Your ticket includes a lecture by our special guest Dr Matthew Martin, and an afternoon tea of petit fours and tea or Market Lane coffee, served on our delightful Wedgwood fine bone china.
Grand dining in eighteenth-century Europe was less an occasion concerned with taking sustenance than it was a public ceremonial calculated to project rank and power. What one ate, and how one ate it, could be charged with political symbolism.
In the eighteenth century, the most spectacular component of a formal meal was the concluding dessert, an opportunity for highly programmed theatrical displays. Two materials in particular shaped the appearance and the meaning of the eighteenth-century dessert table: European porcelain, mastered for the first time in Dresden in 1709, and cane sugar, sourced from plantations in the Americas.
This lecture will explore the shifting appearance and meaning of the formal dessert in eighteenth-century Europe.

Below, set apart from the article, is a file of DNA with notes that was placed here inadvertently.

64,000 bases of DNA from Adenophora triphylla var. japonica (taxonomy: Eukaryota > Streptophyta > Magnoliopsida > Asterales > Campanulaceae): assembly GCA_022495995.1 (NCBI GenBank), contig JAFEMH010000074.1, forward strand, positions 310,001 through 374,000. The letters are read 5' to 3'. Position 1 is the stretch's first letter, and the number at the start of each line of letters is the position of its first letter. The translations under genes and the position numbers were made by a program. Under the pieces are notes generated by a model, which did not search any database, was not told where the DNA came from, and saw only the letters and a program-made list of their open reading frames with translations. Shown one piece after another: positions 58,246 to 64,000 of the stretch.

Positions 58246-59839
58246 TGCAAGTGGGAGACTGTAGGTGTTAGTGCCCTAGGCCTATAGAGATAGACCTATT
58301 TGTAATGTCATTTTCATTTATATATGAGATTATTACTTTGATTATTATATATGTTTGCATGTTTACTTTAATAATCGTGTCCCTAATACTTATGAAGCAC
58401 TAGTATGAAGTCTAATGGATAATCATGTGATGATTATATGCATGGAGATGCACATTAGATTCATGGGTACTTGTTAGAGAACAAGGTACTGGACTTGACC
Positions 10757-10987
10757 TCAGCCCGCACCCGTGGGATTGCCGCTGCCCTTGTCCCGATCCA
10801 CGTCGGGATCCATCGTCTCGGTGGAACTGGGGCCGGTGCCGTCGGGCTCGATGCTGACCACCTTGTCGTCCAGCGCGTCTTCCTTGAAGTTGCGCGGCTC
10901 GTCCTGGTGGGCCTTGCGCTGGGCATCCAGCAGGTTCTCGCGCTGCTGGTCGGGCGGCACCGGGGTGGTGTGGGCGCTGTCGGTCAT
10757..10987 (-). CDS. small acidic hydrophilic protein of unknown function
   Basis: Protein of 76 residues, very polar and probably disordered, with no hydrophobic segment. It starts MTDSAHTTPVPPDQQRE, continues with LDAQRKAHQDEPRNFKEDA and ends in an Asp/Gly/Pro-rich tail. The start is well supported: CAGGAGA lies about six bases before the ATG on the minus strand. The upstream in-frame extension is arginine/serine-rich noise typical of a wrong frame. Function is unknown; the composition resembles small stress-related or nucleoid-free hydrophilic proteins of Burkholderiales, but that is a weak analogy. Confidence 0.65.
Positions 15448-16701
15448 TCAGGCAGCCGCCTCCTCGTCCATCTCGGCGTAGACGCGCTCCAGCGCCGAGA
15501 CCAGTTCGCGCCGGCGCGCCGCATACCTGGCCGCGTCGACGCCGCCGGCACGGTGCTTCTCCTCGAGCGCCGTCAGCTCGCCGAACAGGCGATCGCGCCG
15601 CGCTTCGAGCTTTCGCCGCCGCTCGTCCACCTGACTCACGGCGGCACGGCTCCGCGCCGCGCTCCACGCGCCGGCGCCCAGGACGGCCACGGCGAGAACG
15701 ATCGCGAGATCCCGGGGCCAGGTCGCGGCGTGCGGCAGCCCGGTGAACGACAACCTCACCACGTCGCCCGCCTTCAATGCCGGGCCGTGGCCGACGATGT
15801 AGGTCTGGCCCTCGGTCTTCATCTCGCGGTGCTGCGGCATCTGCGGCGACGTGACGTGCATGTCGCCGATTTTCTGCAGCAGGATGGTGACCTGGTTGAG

DR MATTHEW MARTIN is Senior Lecturer in Arts History and Curatorship in the University of Melbourne. From 2006 to 2013 he was a curator of decorative arts in the National Gallery of Victoria. His research focusses on the role of porcelain in eighteenth-century European court culture.
This lecture is presented on-site at TJC. Please see your ticket for details. NOTE: Tickets for this event do not include access to our exhibition-house, Fairhall. Guided tours of the current exhibition 'A Home of One's Own' can be booked separately.
This special event is supported The Friends of TJC.
image | Wedding banquet of Joseph II and Isabella of Parma, 1763, Martin van Meytens (1695-1770), oil on canvas, 300cm x 400cm, Schönbrunn Palace, Vienna (detail and full painting)